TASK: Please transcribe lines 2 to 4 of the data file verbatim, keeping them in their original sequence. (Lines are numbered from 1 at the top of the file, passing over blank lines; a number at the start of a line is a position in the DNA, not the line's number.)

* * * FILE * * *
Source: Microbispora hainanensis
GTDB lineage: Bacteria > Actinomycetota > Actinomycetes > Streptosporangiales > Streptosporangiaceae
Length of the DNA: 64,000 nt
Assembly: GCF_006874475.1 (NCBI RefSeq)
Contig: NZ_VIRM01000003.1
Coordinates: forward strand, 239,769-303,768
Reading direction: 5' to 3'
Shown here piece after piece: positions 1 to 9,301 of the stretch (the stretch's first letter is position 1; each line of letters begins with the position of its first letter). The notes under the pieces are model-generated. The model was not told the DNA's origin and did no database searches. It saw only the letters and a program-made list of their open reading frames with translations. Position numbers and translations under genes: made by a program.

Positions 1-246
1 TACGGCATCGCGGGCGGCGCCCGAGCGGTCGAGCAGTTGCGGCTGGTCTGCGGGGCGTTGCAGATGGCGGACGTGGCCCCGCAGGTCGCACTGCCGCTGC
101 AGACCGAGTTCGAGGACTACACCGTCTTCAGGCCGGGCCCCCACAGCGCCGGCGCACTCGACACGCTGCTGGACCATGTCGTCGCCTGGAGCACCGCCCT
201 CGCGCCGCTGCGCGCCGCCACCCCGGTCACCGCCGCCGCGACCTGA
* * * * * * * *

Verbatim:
GTDB lineage: Bacteria > Actinomycetota > Actinomycetes > Streptosporangiales > Streptosporangiaceae
Length of the DNA: 64,000 nt
Assembly: GCF_006874475.1 (NCBI RefSeq)